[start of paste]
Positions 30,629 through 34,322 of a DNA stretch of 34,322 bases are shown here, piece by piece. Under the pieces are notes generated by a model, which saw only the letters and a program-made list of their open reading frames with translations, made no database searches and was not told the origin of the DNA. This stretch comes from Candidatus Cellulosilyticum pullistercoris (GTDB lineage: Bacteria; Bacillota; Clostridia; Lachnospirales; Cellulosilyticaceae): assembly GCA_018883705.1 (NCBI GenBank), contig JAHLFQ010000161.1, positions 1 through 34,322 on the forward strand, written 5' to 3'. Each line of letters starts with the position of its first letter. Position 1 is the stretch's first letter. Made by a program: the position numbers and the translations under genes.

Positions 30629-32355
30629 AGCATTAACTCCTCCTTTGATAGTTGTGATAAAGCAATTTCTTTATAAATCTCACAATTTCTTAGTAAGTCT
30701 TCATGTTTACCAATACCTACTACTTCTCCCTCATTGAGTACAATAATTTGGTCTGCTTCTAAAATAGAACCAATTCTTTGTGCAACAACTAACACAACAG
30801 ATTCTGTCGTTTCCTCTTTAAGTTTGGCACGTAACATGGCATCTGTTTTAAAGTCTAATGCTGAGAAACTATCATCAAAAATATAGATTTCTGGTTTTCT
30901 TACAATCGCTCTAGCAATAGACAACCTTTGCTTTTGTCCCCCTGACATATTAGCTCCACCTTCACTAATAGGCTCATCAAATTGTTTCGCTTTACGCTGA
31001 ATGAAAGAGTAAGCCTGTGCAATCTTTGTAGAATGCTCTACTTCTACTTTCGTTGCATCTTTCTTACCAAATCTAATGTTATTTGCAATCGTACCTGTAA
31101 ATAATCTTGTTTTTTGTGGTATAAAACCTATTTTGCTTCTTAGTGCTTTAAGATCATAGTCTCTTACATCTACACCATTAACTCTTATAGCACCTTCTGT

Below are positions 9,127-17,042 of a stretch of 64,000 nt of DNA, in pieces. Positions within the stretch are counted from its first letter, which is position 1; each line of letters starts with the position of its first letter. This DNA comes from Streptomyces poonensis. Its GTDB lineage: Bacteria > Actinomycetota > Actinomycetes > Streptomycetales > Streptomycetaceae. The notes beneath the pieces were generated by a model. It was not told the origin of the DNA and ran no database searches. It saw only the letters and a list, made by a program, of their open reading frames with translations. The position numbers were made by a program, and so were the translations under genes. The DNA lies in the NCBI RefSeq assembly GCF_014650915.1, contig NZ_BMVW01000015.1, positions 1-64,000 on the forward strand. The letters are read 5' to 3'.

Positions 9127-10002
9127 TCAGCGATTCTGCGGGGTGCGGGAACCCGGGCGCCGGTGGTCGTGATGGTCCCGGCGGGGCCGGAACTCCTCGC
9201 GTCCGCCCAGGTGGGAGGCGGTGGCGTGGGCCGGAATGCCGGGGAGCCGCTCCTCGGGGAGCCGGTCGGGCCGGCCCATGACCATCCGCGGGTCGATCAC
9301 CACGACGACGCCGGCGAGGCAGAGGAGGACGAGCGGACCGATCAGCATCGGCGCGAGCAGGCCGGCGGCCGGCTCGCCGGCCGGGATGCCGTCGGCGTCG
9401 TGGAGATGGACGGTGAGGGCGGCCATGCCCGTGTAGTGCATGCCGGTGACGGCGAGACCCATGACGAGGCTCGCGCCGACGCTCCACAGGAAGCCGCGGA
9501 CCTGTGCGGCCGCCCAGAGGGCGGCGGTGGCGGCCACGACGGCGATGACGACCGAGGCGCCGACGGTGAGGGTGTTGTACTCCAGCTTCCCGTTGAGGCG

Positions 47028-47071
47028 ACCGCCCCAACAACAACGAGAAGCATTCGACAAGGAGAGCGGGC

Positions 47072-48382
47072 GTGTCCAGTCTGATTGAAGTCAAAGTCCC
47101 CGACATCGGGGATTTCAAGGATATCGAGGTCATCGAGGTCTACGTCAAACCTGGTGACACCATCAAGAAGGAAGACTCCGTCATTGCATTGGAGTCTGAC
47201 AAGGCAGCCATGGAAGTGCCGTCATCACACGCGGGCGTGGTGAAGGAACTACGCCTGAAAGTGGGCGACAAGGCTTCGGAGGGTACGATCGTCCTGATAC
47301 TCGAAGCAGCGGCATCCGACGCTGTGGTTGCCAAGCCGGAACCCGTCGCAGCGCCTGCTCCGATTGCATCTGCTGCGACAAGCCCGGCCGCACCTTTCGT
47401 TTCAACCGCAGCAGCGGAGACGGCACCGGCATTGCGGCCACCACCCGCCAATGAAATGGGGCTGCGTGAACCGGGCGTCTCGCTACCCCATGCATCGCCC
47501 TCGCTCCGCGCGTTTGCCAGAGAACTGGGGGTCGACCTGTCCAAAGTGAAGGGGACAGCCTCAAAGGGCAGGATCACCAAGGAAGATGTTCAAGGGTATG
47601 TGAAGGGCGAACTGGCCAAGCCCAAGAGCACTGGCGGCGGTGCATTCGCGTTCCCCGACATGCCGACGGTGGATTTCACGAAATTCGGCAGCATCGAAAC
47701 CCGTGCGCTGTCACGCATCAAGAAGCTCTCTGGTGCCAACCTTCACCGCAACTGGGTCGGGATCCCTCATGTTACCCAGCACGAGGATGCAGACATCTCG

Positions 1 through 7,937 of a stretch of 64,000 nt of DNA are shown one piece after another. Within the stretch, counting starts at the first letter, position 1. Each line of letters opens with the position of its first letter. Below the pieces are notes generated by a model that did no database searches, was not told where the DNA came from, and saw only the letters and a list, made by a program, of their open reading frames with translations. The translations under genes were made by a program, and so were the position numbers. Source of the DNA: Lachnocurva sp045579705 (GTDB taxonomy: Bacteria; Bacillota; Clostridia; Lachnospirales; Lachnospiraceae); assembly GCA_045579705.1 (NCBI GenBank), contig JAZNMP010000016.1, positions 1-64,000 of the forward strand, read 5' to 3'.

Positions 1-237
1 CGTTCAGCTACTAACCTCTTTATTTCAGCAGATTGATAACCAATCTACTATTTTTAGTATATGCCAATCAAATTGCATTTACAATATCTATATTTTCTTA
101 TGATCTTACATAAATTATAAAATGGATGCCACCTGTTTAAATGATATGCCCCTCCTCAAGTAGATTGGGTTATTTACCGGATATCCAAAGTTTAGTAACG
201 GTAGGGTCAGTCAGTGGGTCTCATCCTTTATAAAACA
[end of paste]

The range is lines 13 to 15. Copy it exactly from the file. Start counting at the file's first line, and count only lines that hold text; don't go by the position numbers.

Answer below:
9301 CACGACGACGCCGGCGAGGCAGAGGAGGACGAGCGGACCGATCAGCATCGGCGCGAGCAGGCCGGCGGCCGGCTCGCCGGCCGGGATGCCGTCGGCGTCG
9401 TGGAGATGGACGGTGAGGGCGGCCATGCCCGTGTAGTGCATGCCGGTGACGGCGAGACCCATGACGAGGCTCGCGCCGACGCTCCACAGGAAGCCGCGGA
9501 CCTGTGCGGCCGCCCAGAGGGCGGCGGTGGCGGCCACGACGGCGATGACGACCGAGGCGCCGACGGTGAGGGTGTTGTACTCCAGCTTCCCGTTGAGGCG